Getting your hooks in

This week, we’re talking about making the player care about story conflict.

It’s always tough to make a player emotionally invested in a fantasy world, but that’s a enough material for a whole series of posts, so today the focus is on making threats the players will care about. A villain is no good if the goal of their dastardly plan is to destroy something the player doesn’t even like in the first place, or overthrow a far away kingdom, or raise the price of space beets. The logical solution to this is to threaten something the player likes, but this is not as easy as it seems.

First, you have to actually figure out what the player likes, and is willing to sacrifice for in your game world. A helpful NPC, a kindly old lady, the town the player grew up in, or a relative selected at random are always good choices, but they are also the obvious choices. Players will fight tooth and nail to keep their favorite bar in business, to protect their alma mater from being overrun by demons, or to stop the murder of a government official they actually care about. Make a clear threat on one of these and you’ll have the players up in arms in no time.

Second, you can’t overdo it. Sooner or later, players will stop caring about something if it turns into a constant source of grief. A relative who is always in trouble tends to get ignored rather quickly, kindly old ladies are only worth so much trouble, and that school never washed it’s toilets properly anyways. And then there are the things you can only do once. Only once can you threaten the place the players feel safe, or the NPC the players are truly attached to. This may seem like a hamstringing rule, as what could the players care about more than what is most important to them, but if the players secret stronghold is ransacked twice, or the sweet little girl they take turns babysitting turns out to be a demon and a werewolf, they will never let their guard down again. Which might be what you want, but otherwise is to be avoided.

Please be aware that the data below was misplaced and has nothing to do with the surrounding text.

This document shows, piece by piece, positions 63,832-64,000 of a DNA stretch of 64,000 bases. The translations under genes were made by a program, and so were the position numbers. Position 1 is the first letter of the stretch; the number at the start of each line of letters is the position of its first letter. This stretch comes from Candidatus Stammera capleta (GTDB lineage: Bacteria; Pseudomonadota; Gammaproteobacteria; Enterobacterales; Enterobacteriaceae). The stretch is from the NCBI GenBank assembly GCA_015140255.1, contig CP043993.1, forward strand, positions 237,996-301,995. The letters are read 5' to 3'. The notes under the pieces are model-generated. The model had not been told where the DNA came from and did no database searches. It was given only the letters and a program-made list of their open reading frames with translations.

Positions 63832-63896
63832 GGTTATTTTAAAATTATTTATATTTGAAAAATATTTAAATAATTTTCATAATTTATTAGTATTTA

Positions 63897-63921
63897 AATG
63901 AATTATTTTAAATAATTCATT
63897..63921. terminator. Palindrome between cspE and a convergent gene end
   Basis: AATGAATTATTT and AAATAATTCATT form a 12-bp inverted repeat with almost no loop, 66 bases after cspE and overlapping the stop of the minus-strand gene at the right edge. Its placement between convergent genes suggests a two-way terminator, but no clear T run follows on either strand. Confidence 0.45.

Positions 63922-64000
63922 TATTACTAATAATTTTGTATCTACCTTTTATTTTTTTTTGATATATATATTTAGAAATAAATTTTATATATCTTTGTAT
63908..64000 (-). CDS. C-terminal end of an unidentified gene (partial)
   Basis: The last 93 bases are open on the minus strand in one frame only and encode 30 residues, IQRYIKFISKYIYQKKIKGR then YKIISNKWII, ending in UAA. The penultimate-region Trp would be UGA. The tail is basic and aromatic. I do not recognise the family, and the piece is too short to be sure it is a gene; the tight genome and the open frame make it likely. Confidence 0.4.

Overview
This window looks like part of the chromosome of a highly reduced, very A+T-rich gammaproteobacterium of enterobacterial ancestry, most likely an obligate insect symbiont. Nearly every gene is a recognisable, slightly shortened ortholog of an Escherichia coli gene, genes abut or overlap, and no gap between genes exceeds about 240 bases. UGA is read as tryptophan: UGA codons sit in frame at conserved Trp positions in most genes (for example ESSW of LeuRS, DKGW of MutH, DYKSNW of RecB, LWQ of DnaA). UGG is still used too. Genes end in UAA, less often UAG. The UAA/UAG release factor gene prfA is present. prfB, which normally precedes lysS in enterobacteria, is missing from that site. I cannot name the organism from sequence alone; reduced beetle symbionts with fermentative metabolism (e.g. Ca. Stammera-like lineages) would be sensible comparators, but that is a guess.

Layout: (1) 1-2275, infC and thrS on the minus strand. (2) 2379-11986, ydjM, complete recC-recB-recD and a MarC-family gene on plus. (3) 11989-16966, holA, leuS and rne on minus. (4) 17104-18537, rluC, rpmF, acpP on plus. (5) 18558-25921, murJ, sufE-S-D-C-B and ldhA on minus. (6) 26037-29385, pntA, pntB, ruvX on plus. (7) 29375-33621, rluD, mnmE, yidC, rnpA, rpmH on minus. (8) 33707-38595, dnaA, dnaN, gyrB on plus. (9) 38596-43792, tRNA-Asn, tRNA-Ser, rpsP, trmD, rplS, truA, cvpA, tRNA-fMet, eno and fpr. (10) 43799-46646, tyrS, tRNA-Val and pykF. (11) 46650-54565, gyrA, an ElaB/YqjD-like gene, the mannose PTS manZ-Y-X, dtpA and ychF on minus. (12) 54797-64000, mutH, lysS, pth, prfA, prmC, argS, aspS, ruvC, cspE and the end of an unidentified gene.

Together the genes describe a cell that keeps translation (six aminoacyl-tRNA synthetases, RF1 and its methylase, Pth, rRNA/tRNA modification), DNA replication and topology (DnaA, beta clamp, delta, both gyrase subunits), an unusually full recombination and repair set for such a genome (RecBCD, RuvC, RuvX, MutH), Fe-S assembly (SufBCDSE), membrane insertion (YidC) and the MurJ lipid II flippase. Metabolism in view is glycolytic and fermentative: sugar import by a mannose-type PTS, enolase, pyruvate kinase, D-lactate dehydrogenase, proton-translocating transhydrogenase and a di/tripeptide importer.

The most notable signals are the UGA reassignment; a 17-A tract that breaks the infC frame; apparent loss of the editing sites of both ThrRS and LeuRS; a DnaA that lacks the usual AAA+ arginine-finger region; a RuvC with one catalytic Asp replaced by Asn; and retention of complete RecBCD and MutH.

Remember, threaten the things players care about, but don’t go overboard.


The one you love to hate

This week we’re talking about sympathetic villains.

Making the players emotionally invested in the villain is a tough task. It’s easy to say “Hey, this is the lord God-King of Chaos-Death, and he is nasty and you should hate him”, but nobody wants to punch cardboard cutouts with dastardly mustaches all day, so it’s essential your villains have some depth. One fairly standard trick is to make your villain’s motives and past something the players can relate to.

This is, admittedly, a fairly standard ploy, but at the same time it can be a remarkably effective one. The Necromancer who overthrew a corrupt governor through the only means at his disposal because they were trying to take his daughter away to work in the coal mines is significantly harder to axe than the Necromancer who thought he could make an all skeleton (and one human head) production of Hamlet if he just had a few more helpless villager shaped bodies.

The trick, however, is not to overdo the sob story attached to the bad guy. Preferably, the villain will have been someone whose position your players could see themselves in, and was pushed to the edge and had to make a choice. The absolute best uses of this are the genuinely good villains who were simple men or women caught up in a bad situation, such as the above necromancer. The plot of basically any action movie revolving around someone out for revenge works well for this.

The problem with sympathetic villains is that they are a gun pointed at your player’s psyche, and you need to figure out what you want them to do before you commit one to your campaign. Are they secretly the hero and you want the player to side with them against the evil king? Are they double secretly actually just a villain tugging at the hero’s heartstrings? Are both sides good people but someone is still going to die and it’s up to the PCs to decide who? That’s all up to you, but you better pick one before you throw something like this into a game.